So I think that Fields, at times, was a little deliberate in terms of recognizing things, in terms of his vision. Again, that theoretically can be worked on. But there’s no question that he’s a high-traits talent who fits the profile of today’s NFL quarterbacks. You can have designed runs. He gives you second-reaction ability. He gives you playmaking ability, and he does throw the ball extremely well. He’s a big-time talent.

    I’m glad you mentioned the play-action pass game, the turning of the back to the defense, because experience doing that is one of Trey Lance’s biggest selling points. People say that Lance is inexperienced, but the North Dakota State offense had him working from under center and turning his back to the defense on play-action way more than these other QBs prospects.

    (Lance) has the same amount of starts (17) as Mac Jones, but Mac Jones played at Alabama, so we tend to think of Mac Jones as if he’s Tom Brady. But Trey Lance has got the same number of college starts as Mac Jones.

    And therefore many more play-action snaps than Mac Jones. So, how strongly do you think Lance’s pro-style experience appeals to Shanahan?

    I would think it would appeal to him. But again, now we’re speculating about getting inside Kyle’s head. I can’t speak to what exactly Kyle thinks.

    All we have is track record. And track record is that Kyle’s quarterbacks, wherever he’s been, have run conventional play-action as a meaningful and significant part of his offense. Quarterbacks under center, run game, two backs and — by the way — the fullback in 2019 at North Dakota State wore No. 44 (the number of 49ers fullback Kyle Juszczyk). So, how about that?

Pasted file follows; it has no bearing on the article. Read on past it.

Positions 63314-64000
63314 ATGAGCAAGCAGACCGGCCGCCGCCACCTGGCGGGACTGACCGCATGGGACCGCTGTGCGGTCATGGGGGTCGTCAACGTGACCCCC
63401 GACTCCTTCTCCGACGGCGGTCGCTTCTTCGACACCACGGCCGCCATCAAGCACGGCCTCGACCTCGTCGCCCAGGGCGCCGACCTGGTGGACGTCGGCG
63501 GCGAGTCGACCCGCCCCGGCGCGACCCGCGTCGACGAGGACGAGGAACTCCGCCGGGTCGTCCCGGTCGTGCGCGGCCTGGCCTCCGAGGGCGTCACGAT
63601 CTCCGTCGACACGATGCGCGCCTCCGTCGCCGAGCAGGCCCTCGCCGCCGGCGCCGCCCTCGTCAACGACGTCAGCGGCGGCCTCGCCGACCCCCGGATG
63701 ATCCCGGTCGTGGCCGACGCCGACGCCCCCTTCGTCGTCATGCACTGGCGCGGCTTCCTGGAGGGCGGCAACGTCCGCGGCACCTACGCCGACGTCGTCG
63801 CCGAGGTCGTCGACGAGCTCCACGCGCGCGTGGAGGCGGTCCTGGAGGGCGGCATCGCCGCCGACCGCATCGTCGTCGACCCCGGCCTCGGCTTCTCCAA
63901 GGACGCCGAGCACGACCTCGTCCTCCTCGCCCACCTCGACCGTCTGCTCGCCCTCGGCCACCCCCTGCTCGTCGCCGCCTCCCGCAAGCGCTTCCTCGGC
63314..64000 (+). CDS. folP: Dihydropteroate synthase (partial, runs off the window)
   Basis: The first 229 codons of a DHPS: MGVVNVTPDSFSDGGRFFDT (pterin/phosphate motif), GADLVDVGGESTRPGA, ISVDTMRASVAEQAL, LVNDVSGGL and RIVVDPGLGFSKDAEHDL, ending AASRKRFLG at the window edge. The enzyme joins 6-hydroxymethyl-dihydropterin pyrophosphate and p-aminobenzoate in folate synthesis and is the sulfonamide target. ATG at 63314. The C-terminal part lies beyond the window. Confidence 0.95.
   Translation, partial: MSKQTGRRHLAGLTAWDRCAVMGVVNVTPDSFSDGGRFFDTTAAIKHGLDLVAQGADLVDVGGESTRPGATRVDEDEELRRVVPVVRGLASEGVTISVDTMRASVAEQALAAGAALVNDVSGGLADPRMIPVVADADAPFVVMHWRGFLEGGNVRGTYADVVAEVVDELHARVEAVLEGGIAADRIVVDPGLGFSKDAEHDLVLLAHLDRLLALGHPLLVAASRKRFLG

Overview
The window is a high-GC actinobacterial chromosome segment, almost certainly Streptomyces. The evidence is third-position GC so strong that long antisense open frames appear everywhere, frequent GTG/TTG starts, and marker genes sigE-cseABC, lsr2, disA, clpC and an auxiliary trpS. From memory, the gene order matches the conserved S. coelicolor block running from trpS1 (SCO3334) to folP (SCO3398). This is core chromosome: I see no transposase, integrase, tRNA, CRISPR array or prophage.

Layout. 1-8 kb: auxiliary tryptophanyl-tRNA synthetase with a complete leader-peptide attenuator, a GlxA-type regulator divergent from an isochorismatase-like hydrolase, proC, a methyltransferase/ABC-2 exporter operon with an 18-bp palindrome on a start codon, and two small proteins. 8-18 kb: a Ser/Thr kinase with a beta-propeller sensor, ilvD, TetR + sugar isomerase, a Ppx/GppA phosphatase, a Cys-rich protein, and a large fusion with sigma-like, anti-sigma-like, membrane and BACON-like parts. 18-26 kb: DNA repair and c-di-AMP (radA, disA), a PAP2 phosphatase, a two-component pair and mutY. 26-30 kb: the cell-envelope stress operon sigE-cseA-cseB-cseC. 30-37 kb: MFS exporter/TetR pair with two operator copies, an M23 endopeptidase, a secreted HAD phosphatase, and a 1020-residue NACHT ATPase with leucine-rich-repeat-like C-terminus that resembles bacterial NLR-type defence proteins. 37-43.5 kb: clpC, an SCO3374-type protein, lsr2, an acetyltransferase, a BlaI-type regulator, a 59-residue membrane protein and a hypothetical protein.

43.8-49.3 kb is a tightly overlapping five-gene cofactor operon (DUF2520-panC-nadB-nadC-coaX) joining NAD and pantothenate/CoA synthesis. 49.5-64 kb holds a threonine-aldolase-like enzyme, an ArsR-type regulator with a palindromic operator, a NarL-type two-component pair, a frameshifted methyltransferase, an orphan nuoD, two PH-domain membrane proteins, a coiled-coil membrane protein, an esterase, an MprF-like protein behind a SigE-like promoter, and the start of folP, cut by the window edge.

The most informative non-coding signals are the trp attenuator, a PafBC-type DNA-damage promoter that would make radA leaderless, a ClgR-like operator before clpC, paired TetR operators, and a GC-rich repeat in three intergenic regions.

But anyway, (Lance) is more advanced and refined than any quarterback in this draft class when it comes to conventional play-action. That doesn’t mean he’s more advanced and refined in every way. He’s not. But again, that’s a learned trait.

    So does Kyle Shanahan see that as extremely important toward what he wants to do? Because that’s the offense up to this point that he has run. And Kyle Juszczyk is a 49er. And Kyle Juszczyk is not a 49er to play five snaps a game. We know that’s not going to happen. Kyle Juszczyk tends to play 40-45 percent of the offensive snaps. Now, he doesn’t always line up in the backfield, but he does the majority of the time. So, there will be play-action with the quarterback under center.

    Lance is a very intriguing prospect. He’s a twitchy kid. There’s an explosiveness to everything he does. He has a strong, live arm. He’s a really good athlete. He gives you the designed run game if you choose to incorporate that. He obviously gives you the designed boot-action pass game. He can get outside the pocket by design. There’s a lot to like about Trey Lance. People will talk about the lack of experience, but what they’re really saying is the fact that he played at a lower level of college football.

    Because he has the same amount of experience as Mac Jones. But Mac Jones played at the highest level of college competition, and Trey Lance did not.

    The accuracy charting also scores Lance lower than Jones and Fields. How do you think he can improve that in the NFL?

    Well, I think there’s a couple of things. No. 1, I think at times (Lance’s) delivery is a little elongated with the ball dropping to his waist. So it’s not necessarily a compact delivery. Is that going to be changed dramatically? No. But it can be tightened up a little bit, and that will be worked on.

    No. 2, he does have a tendency when he drops back — unless it’s a quick throw and he sees it immediately — he locks his knee at the top of his drop. Then, to get ready to throw, he has to bend (his knees). So that takes a fraction of a second, but we know in the NFL, fractions matter. Can that be cleaned up? Yes, anything from the waist down can be cleaned up.